Drop in beer sales signals changes needed for brewers

By Nikkie Thatcher

- Last updated on GMT

Data reveals picture: beer sales in pubs dropped by 40% in March but rose in the off-trade
Data reveals picture: beer sales in pubs dropped by 40% in March but rose in the off-trade

Related tags coronavirus Beer Brewers Public house

A fall in on-trade beer sales amid the coronavirus pandemic means UK brewers will need to adapt further to thrive when the crisis eases, research has found.

Data from the British Beer & Pub Association (BBPA) revealed pub beer sales dropped by two fifths (40%) in March, compared to the same period in 2019.

However, beer sales in the off-trade were up 10.6% but this uplift didn’t make up from the loss in the on-trade, resulting in total beer sales falling 12.7% in March 2020 versus March 2019.

This followed Prime Minister Boris Johnson calling on the public to avoid pubs and bars on Monday 16 March before ordering them to close on Friday 20 March.

BBPA chief executive Emma McClarkin said: “These stark figures reveal how lockdown is having a devastating impact on pubs.

“The cliff-edge impact on our sector in March, when people were told to stop going to the pub and then pubs were shut down, is clear to see.

“In April, beer sales for pubs will be zero. This is devastating our sector, which still has huge costs to cover, far in excess of the sales revenue and financial support they are receiving from Government right now.”

Save for future

She added: “Local pubs are the heart of our communities. They are vital socially, culturally and economically. Without further support, particularly for the 10,000 pubs that aren’t getting any grants, many pubs across the UK are in real jeopardy of being lost forever.

“When this crisis is over, the first place many will want to visit with their friends, family and neighbours is their local pub. The Government must invest in them now to save them for the future.”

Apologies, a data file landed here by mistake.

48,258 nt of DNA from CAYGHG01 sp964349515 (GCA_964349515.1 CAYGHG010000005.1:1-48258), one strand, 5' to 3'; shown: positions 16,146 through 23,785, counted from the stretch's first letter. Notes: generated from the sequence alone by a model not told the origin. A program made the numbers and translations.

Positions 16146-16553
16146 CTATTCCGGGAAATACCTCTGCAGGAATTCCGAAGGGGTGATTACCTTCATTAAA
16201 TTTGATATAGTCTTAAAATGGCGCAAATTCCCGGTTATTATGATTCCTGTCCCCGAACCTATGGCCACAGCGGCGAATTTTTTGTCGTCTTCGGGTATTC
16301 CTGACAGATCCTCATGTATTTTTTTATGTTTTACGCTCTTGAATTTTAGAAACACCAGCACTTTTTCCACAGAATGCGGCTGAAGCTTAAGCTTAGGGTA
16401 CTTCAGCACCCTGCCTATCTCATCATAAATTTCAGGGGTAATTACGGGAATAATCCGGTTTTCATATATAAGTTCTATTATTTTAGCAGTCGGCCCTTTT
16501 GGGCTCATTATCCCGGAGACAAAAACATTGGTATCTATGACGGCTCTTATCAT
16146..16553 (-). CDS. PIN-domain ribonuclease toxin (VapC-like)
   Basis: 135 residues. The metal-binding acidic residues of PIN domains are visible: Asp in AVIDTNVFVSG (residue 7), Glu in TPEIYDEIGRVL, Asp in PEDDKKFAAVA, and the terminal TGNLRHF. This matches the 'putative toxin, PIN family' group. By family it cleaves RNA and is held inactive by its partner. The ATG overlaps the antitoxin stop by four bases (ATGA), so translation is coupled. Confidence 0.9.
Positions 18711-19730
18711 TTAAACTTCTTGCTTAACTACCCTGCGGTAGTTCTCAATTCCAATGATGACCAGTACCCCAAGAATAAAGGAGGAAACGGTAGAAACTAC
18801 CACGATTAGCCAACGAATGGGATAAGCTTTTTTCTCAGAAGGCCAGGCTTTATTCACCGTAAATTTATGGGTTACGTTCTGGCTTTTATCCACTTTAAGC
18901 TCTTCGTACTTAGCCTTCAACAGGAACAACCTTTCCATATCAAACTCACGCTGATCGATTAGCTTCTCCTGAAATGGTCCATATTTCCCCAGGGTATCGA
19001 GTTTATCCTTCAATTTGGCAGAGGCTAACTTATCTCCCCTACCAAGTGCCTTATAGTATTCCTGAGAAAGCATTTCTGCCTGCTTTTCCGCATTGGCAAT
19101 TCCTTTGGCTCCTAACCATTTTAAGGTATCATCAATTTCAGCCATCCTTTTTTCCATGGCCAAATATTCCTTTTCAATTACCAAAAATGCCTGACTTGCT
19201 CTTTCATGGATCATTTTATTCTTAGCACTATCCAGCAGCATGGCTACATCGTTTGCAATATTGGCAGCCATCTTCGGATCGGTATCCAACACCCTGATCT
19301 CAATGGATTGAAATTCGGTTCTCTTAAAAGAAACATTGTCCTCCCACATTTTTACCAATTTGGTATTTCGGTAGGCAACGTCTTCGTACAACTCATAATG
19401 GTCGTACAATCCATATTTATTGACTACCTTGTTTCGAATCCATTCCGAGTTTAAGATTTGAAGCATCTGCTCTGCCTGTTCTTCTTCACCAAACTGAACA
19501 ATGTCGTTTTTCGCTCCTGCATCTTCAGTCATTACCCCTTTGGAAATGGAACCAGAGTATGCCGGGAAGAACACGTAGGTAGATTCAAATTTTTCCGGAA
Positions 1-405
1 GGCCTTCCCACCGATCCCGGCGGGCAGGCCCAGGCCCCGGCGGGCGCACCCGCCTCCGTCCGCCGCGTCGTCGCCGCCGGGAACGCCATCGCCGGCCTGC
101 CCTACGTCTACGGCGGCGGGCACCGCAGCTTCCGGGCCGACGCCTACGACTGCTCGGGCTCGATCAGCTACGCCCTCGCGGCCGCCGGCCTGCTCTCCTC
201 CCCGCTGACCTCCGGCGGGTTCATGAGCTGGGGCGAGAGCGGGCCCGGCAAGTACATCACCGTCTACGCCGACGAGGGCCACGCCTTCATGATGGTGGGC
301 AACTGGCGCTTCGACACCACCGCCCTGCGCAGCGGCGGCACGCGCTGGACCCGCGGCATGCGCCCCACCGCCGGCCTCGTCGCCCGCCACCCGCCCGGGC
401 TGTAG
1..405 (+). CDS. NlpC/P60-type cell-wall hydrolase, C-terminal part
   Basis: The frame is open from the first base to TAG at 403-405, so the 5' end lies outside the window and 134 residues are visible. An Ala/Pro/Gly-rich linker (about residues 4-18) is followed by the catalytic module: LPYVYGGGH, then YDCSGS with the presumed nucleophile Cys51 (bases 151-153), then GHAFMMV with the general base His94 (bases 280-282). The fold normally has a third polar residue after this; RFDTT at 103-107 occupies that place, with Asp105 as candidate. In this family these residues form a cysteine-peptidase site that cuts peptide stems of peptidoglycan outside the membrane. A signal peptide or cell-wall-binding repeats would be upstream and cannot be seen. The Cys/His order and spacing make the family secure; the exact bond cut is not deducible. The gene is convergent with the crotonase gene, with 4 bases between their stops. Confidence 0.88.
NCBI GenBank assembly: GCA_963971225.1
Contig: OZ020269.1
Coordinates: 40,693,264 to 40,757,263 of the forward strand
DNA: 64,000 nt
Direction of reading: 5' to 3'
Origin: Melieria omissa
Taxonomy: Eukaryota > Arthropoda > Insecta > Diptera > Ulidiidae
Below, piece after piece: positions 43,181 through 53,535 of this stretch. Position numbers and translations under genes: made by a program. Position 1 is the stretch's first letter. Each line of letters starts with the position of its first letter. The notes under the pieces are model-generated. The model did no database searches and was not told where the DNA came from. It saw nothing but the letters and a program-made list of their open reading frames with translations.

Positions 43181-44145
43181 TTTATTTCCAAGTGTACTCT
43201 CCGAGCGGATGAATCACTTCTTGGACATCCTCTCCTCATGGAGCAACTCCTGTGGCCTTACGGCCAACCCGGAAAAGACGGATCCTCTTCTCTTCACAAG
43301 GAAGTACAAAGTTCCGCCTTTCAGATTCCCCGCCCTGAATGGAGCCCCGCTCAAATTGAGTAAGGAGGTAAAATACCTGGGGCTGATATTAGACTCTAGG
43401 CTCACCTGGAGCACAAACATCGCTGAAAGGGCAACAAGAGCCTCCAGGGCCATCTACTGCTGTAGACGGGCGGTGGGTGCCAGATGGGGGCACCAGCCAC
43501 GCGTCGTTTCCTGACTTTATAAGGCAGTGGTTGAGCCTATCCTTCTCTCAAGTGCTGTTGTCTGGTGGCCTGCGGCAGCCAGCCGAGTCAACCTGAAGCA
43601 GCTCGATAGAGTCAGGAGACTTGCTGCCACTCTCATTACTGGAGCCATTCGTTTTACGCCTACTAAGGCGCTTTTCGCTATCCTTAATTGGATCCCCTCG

National accountancy group UHY Hacker Young said the boom in craft beer has reversed the trend in closures that has been in place since World War I, when the number of breweries dropped from 3,556 in 1915 to 885 in 1939. In 2012, there were 1,218 breweries.

It called for further Government and local authority support to help the brewing sector through the crisis, including an expansion of the Small Breweries’ Relief and a more sympathetic approach from councils in collecting licensing fees.

It also urged brewers to look to make use of the Government Coronavirus Business Interruption Loan Scheme in order to help fund the adaptation of their sales channels to match changing demand.

This followed the group’s research, which revealed the number of UK breweries had stalled for the second year in a row (dropping by one site over the past year to 2,273) as craft beer slows, after a period of “explosive growth”.

The lockdown means breweries need to expand their capacity to sell online, along with selling greater quantities of craft beer to local off-licences, it added.

Use support

Post-coronavirus, the craft beer market should adapt to challenges set by the no and low-alcohol trend and “Drinkstagramming”, the accountancy firm advised.

UHY Hacker Young partner James Simmonds said: “Stalling growth in the number of UK breweries is not the whole story – with the UK remaining one of the world leaders in craft beers.

“In order to help the sector bounce back as quickly as possible from coronavirus, the Government should consider expending the Small Breweries’ Relief to include a wider group of breweries.

“An increase in the level of business rates relief for brewers and pubs would also be welcome. Brewers should make use of this support available to them to scale up their online platforms, in order to increase their online sales directly to customers.

“Consumer habits are likely to change even after the lockdown has ended, and brewers need to be able to capitalise on where consumers are now looking to buy their goods.

“Innovative new strategies and products may also be required for brewers to tap into the no and low-alcohol trend currently popular with younger generations.”

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